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Cardinals Sinkers: The Ugly

In the final installment of my sinker series, I take a look at how three sinkers with great movement have been among the worst sinkers on the team.

MLB: JUN 28 Marlins at Cardinals

Hey guys! I’ve returned after a brief hiatus to bring you all the final article in my sinker series. There can’t be a good and a bad without and ugly, right? I thought I was done with this series after The Bad, but I’m back with another trio of sinkers to analyze.

I’ve covered most of the sinkers at this point, so I just want to focus on three pitchers in this article - T.J. McFarland, Aaron Brooks, and Dakota Hudson. We’ll glean some information from the first two before really digging into Hudson, the groundball machine himself.

If you want to read the first two articles in this series and you haven’t yet, I’ve linked “The Good” here and “The Bad” here. This piece will build on the ideas of the previous two articles.

I know that Brooks is in Triple-A (and not pitching particularly well) and McFarland’s time may well be winding down, so I’ll keep my dialogue on those two short. They do pair well with Dakota Hudson, who can be considered part of “The Ugly” for a different reason. I’ll spend most of my time discussing Hudson, because he’s really the interesting one.

So, without further ado, let’s dive into the final piece of this series.

Here’s the table for the ugly sinkers, ordered by the order I will cover them in.

The Ugly Sinkers

Pitcher Run Value wOBA xwOBA Usage
Pitcher Run Value wOBA xwOBA Usage
T.J. McFarland 8 0.407 0.391 61.5%
Aaron Brooks 4 0.572 0.577 25.3%
Dakota Hudson 5 0.391 0.420 37.6%

The thing about all three of these sinkers is that they all have bad results despite above average movement. That’s why they fit into a group together.

T.J. McFarland

I’ll start our discussion of T.J. McFarland with this beauty.

Now, I don’t want to give anything away, but keep this image in mind when we start talking about Dakota Hudson.

When someone’s Statcast page looks this bad, and they throw a single pitch over 60% of the time, it’s a good bet that pitch is terrible. That would be the case for T.J. McFarland and his 61.5% usage sinker which has been absolutely hammered this year.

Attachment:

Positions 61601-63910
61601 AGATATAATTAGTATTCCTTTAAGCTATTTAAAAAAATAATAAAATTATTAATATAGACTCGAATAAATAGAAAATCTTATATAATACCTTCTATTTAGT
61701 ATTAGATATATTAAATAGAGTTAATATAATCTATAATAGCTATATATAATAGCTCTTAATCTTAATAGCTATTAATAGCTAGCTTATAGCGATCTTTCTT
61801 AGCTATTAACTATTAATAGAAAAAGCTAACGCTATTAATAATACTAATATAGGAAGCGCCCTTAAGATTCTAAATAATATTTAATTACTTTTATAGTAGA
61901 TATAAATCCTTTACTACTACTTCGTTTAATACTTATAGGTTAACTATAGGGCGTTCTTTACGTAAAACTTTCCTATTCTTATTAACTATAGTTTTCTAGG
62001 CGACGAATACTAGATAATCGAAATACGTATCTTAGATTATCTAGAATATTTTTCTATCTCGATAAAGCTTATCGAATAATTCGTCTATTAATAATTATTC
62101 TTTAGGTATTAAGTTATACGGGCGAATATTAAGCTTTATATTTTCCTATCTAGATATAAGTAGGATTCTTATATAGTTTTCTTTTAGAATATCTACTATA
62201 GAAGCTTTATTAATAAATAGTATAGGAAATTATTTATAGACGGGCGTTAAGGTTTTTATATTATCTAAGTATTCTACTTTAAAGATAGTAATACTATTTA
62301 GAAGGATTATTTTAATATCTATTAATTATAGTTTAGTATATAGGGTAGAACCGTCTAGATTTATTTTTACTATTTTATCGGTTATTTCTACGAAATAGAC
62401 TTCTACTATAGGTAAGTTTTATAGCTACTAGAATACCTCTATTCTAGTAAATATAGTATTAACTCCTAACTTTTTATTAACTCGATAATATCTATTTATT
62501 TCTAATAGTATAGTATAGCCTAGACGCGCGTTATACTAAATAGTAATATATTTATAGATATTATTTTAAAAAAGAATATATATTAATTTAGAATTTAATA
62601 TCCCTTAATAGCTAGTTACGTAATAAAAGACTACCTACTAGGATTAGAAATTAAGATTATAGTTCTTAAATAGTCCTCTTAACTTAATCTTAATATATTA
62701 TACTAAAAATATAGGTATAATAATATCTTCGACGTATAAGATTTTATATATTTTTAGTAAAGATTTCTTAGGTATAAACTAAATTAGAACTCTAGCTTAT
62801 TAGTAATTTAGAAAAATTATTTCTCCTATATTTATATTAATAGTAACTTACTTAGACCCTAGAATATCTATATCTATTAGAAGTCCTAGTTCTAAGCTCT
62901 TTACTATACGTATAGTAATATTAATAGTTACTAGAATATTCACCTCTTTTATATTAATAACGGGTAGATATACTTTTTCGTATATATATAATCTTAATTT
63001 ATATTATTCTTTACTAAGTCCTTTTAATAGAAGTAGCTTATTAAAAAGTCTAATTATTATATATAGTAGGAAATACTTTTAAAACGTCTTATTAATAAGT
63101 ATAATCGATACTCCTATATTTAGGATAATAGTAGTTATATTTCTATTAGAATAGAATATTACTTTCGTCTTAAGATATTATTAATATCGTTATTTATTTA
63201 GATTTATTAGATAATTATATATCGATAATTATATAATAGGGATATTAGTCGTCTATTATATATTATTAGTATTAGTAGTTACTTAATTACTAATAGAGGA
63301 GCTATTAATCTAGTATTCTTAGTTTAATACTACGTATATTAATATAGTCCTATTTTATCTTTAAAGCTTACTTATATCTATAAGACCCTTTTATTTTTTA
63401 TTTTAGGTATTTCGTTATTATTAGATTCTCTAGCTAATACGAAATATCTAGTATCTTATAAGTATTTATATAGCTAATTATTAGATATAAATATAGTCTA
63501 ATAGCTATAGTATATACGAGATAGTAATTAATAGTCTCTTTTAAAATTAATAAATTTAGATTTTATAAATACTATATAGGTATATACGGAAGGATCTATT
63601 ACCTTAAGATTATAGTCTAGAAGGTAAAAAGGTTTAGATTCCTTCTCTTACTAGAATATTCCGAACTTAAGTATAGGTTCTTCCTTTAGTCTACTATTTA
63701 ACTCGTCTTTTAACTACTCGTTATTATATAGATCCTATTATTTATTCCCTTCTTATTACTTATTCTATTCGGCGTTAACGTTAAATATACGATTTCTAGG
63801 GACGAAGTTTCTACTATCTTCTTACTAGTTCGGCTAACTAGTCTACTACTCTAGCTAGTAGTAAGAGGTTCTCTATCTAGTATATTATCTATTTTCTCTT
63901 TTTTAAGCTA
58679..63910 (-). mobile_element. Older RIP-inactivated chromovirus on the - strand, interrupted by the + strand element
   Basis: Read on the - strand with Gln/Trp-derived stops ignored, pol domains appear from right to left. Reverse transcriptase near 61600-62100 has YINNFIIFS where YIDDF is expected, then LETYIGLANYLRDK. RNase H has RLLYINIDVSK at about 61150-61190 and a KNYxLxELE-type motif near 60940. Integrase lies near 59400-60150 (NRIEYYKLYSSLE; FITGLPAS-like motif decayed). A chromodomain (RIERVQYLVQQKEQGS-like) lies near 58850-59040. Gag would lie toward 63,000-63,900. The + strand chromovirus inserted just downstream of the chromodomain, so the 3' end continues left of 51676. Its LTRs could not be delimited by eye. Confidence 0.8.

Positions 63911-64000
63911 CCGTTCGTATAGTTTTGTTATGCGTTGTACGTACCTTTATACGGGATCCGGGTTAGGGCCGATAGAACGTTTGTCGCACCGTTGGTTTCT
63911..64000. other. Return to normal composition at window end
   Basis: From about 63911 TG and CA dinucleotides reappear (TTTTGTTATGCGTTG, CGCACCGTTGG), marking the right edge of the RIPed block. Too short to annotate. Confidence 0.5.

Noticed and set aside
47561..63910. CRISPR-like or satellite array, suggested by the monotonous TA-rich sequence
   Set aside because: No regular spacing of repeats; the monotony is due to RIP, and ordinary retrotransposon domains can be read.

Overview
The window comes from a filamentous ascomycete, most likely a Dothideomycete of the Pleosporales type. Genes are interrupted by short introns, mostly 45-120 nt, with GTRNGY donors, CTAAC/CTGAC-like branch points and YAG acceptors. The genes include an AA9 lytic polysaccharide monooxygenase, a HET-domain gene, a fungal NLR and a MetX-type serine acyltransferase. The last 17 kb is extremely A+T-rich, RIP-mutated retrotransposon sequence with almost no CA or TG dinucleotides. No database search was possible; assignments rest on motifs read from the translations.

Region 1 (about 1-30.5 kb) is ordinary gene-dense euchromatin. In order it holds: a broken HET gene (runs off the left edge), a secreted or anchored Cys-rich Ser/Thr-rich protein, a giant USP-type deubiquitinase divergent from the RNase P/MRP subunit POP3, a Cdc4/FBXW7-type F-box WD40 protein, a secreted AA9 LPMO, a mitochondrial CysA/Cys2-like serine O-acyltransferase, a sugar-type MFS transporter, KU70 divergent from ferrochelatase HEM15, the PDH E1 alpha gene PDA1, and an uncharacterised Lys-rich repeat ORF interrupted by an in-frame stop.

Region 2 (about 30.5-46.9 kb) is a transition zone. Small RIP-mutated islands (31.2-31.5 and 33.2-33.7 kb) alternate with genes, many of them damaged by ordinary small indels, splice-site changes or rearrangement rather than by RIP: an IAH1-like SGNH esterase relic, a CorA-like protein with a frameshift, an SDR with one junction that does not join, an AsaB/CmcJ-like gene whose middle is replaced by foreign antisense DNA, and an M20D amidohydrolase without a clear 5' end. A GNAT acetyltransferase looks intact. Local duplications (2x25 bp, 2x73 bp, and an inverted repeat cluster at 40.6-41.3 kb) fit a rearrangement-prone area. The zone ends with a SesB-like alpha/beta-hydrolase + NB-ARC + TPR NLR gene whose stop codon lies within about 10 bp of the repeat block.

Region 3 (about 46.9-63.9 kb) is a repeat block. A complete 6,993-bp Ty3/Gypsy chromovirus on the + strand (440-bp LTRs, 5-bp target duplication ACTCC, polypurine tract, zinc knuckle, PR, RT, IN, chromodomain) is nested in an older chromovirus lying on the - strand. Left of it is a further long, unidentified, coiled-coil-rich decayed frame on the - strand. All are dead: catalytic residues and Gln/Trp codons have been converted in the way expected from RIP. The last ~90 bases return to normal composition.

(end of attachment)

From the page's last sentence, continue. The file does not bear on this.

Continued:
I would say that it’s a bad pitch but it was great last year and nothing has really changed about it. There’s not really a great way to explain it other than by saying that relievers are volatile and that McFarland has had a few successful years but he’s never been that good.

My suspicion is that location has played a huge role in his decline this year. It’s hard (and not super helpful) to analyze a pitch by itself because a pitcher’s whole arsenal is connected.

Let’s take a look at what I mean.

Here’s where McFarland throws his sinker.

Now, here’s his changeup location.

And finally, his slider.

Notice how everything is in the same spot? That makes it pretty easy for a hitter because all he has to do is look at one region of the zone to be ready for everything. This is a bit different from last season.

Don’t get me wrong. McFarland has basically always lived at the bottom of the zone with everything, but here’s his sinker location last season.

Notice how he pitched more to his arm side last year. That added a little bit of variety to his pitch location. The hitter couldn’t just sit on one location last year. The whole bottom of the zone was used, and McFarland even went a bit up occasionally. I imagine that made a difference, whereas now he just throws low and glove side with everything.

To add to that, not only is the location of his pitches the same, but so is the movement of them.

McFarland Movement Profile

Pitch Spin Based Observed Vertical Movement (inches) Horizontal Movement (inches) Usage
Pitch Spin Based Observed Vertical Movement (inches) Horizontal Movement (inches) Usage
Sinker 9:45 9:00 34.3 17.5 61.5%
Changeup 9:30 8:45 40.6 14.9 23.3%
Slider 4:00 4:30 46.4 5.0 15.1%